Early in the third quarter, the Lobos scored on a 27-yard field goal, thanks in part to an A&M muffed punt which the Lobos recovered at A&M's 14. Trouble hit the Lobos again when Porterie mishandled a snap, which led to a fumble recovery by defensive end Michael Bennett. Bennett returned the ball for 37 yards and stepped out of the field at the UNM 22. Johnson ended the drive on a 9-yard pass to tight end Jamie McCoy. With 6 minutes left in the game, the Lobos found the end zone on a 5-yard run, though a subsequent two-point conversion failed. The Aggies used their next drive to run out the clock, but eventually had to give the ball back to the Lobos on a punt. The Lobos were able to move 92 yards on 17 plays, capping it with a rushing touchdown by Ferguson. The Lobos then looked to gain the lead with less than a minute in the game, but missed the onside kick recovery. A&M ran out the clock and preserved their 28–22 victory.[94] This victory was a milestone in that it was the first non-conference road victory for A&M since the win over Pittsburgh in 2002.[95][96]

Jerrod Johnson finished the game with 10-of-19 pass completions (including three touchdowns) for 124 yards. Tailback Mike Goodson was held only to 6 carries for 9 yards. Goodson left the game early due to a sprained right knee, although he did return to play for some time in the second half. Fullback Jorvorskie Lane got more playing time, and compiled 19 yards on seven carries. Head coach Mike Sherman stated that Jorvorskie could block and play better than he did in the game.[97] Ryan Tannehill made three receptions for 57 yards, while Jeff Fuller caught 3 for 36. Cyrus Gray finished with 29 rushing yards on 10 carries.[98][99]

As for UNM, Rodney Ferguson ran for 135 yards and two touchdowns on 19 carries. Donovan Proterie completed 22-of-35 for 154 yards, though threw two interceptions.[100]


Miami (FL)[edit]

1 2 3 4 Total
Miami (FL) 14 10 17 0 41
Texas A&M 10 0 7 6 23

This was the third meeting between the two teams. In their first meeting in 1944, the Aggies won 70–14 at the Hurricanes' home field. The 1944 game remains to be Miami's worst loss in their football history.[101] In their second meeting in 2007, Miami upset the 16th-ranked Aggies 34–17 in their home field, which was the Orange Bowl. The Canes finished 5–7 that season, which was their worst in 30 years. A&M's speed did not match that of Miami's, which is part of the reason why the Canes blanked A&M 31–0 in the first three quarters.[102] This will also be the second time that a Florida team plays at Kyle Field. Florida State first played at the stadium in 1967.[103][104]

Coming off a bye week, the Aggies looked to regroup at home. After their first two games, the Aggies ranked last in the Big 12 in every major offensive category: scoring offense (21 points per game), rushing yards (112.5), passing yards (157), total offense (269.5 yards), pass efficiency (126), first downs (34) and sacks allowed (seven). Part of the off week was used to practice specific schemes, including third-down and short yardage, which hadn't been worked on in weeks.[105] Quarterback Stephen McGee underwent an MRI on the Monday of the bye week (i.e. directly following the New Mexico game), and the MRI revealed that he suffered a sprained and slightly separated right shoulder. He was not able to practice that week. The following week, both McGee and Jerrod Johnson took snaps during practice. Tailback Mike Goodson, after suffering a mild ankle sprain in the New Mexico game, did not miss any practice time.[106] Third-string quarterback Ryan Tannehill may miss the game due to a sprained ankle from the previous game.[103]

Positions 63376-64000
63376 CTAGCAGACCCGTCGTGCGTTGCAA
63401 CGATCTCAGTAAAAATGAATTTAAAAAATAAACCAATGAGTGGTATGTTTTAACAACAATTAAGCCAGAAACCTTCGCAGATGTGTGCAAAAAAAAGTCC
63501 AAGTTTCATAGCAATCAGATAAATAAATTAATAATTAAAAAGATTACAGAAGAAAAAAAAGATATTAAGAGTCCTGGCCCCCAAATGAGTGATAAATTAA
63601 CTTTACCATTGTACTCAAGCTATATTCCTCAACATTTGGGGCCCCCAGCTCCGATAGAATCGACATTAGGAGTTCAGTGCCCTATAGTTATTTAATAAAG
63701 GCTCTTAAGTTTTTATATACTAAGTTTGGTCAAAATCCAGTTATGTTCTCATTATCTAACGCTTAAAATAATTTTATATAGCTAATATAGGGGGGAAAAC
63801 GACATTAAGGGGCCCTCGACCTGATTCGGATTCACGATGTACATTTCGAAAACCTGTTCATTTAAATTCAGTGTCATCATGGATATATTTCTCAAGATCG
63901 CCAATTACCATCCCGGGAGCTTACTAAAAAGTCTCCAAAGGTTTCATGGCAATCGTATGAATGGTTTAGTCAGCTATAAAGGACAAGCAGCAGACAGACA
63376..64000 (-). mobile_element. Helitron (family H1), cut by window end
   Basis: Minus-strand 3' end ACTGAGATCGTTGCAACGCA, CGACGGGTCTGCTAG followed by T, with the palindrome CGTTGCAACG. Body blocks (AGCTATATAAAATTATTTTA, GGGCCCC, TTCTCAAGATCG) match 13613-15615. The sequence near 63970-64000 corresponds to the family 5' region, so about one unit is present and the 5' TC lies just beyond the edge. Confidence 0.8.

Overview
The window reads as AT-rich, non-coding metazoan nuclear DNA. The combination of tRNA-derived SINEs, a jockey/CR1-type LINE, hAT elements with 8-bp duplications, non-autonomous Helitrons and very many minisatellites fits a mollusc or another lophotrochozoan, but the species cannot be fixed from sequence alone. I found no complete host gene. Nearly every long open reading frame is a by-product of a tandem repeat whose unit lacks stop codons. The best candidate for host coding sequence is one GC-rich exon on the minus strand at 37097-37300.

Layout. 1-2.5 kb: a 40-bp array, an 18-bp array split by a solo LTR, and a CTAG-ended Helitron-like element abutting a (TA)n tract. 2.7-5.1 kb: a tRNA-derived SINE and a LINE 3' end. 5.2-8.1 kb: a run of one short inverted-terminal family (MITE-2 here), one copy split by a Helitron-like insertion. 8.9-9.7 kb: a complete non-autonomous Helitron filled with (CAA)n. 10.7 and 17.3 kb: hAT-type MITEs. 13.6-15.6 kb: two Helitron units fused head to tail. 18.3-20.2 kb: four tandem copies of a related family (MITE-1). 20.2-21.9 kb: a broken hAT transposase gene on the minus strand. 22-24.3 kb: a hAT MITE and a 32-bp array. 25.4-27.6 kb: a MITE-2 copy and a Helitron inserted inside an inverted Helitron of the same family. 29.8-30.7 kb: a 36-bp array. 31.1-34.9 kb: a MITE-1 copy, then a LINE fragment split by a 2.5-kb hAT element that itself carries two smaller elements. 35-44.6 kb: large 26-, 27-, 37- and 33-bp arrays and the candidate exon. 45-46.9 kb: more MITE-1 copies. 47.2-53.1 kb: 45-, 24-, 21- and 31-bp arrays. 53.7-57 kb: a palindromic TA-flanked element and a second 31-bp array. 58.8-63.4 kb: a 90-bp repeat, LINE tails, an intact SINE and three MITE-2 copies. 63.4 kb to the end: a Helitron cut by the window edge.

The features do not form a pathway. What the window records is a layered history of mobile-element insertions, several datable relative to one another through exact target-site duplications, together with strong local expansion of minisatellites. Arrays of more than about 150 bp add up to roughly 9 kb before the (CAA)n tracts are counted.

Miami, among other things, aimed to improve its passing offense, which had ranked 106th nationally (out of 119 Division I FBS teams).[107] The Canes lost an away game to Florida 26–3, after holding the Gators to 7 points before the fourth quarter. ESPN's Kirk Herbstreit stated that the Canes' play against A&M could determine whether they (Miami) will turn out to be a surprise team this season.[108] The 113th-nationally-ranked A&M rushing defense, which gave up 255 and 216 rushing yards to Arkansas State and New Mexico, respectively,[106] could catch a break in this game as Miami lost its starting running back in Javarris James, who sprained his right ankle early in the Florida game.[102][109] Miami's speed on defense outmatches that of the Aggies. The Canes' defense had ranked 8th nationally 17 tackles for a loss. However, they have yet to produce a turnover.[103][110]